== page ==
They help us stay connected, but could your smartphone also help weather forecasters predict a coming storm?
New research suggests that cell phones carried around in pockets and purses could be used by meteorologists to improve weather forecasts.
“We could potentially have 100 or 1,000 times more surface reports than we’re getting today,” said Cliff Mass, an atmospheric scientist at the University of Washington in Seattle.
Seismologists often describe the San Francisco Bay Area’s Hayward fault zone as a “tectonic time bomb.” Among the most dangerous faults in the country, it is expected to produce at least a 6.7 magnitude earthquake within the next 30 years.
The last major quake on the fault occurred in 1868 and devastated the region at a time when it was sparsely populated. Now, more than 2 million people live on or near the approximately 45-mile fault.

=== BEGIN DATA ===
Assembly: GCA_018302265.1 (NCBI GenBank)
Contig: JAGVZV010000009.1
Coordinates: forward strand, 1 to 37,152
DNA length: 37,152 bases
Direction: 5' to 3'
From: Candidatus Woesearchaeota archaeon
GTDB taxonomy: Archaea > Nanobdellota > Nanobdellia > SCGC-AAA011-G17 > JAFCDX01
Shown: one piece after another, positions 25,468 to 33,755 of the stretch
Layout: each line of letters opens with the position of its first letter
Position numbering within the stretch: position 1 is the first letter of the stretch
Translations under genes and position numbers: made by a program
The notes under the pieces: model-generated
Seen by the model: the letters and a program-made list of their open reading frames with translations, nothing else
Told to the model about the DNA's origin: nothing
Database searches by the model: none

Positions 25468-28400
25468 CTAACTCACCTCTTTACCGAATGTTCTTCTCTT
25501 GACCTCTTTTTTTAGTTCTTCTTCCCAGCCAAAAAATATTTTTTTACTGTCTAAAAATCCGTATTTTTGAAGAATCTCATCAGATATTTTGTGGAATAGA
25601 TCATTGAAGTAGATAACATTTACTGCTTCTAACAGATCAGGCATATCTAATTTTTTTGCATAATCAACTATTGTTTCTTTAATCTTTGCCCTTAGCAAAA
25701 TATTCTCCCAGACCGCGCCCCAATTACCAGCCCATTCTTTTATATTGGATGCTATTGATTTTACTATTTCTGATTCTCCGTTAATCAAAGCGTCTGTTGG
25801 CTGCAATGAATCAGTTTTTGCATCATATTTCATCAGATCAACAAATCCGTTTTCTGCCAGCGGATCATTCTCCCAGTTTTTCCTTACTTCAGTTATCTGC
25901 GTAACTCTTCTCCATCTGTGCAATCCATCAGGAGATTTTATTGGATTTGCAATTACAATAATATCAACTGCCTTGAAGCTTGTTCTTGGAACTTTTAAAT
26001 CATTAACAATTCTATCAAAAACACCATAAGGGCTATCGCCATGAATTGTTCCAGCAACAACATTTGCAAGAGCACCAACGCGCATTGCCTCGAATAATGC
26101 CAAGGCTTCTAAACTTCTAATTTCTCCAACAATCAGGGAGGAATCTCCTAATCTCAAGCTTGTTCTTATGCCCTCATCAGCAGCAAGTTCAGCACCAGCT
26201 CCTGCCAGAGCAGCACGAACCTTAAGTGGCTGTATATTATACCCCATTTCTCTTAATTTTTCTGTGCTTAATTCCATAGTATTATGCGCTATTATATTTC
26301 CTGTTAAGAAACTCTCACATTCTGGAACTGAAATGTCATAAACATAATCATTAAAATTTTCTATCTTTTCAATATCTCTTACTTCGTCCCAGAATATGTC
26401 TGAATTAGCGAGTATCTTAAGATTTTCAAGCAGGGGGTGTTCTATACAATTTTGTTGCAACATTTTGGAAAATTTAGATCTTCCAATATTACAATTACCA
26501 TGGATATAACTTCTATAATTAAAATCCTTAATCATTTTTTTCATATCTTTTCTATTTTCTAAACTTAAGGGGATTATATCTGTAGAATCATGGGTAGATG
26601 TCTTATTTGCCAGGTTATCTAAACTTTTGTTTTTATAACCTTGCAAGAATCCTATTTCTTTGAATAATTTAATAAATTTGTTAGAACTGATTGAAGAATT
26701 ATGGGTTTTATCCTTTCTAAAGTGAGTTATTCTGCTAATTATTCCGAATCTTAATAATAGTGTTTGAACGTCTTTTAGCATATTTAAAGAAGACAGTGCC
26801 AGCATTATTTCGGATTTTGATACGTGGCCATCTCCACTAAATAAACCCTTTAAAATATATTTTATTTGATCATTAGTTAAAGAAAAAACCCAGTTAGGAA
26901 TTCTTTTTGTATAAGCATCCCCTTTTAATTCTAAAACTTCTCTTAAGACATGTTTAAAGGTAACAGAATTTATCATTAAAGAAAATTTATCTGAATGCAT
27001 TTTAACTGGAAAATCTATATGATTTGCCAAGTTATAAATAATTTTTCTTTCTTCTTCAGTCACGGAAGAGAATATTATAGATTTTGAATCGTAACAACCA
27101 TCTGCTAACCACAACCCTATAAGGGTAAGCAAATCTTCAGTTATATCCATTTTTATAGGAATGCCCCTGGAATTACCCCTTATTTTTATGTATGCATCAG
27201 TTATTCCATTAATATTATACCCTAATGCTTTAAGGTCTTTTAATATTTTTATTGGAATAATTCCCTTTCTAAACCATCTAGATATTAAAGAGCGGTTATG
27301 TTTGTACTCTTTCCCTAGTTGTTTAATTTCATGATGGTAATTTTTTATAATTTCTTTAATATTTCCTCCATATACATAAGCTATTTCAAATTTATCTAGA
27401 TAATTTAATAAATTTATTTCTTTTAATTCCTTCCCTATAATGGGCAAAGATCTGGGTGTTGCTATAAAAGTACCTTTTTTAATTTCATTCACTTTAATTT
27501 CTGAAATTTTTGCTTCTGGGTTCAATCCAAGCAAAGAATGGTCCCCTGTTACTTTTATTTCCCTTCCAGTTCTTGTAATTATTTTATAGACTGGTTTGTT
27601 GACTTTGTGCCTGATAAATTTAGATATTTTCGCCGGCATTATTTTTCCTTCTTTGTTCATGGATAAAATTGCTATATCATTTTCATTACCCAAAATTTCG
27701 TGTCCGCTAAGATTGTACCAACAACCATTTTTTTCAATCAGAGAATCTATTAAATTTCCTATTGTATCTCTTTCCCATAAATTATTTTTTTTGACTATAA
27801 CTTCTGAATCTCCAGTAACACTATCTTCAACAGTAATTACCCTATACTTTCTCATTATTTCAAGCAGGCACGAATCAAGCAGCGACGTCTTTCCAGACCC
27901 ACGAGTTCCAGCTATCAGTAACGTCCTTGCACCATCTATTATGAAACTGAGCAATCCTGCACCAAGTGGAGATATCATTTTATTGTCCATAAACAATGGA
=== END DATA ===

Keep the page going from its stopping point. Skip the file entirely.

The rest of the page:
Given the potential doomsday scenario, you might be surprised to learn that earthquake scientists don’t quite know what to expect when the next Big One strikes.
Many people still struggle with the idea of “printing” things by adding one layer of material on top of another, but Michael Idelchik, who runs GE’s advanced technologies research, is already talking about “printing large portions of jet engines.” GE Aviation, for example, is using lasers to print fuel nozzles for next-generation jet engines. The nozzles are 25 percent lighter and as much as five times more durable than the existing model welded from 20 different parts.
“We already know that it can be done, we’ve been playing with it for a while,” Idelchik says. “Now we want to develop an ecosystem of designers, engineers, materials scientists, and other partners who can learn with us. We have a number of products that we are going to be launching and we want to challenge people to get into business with us. If the ecosystem grows, the entire industry will grow.”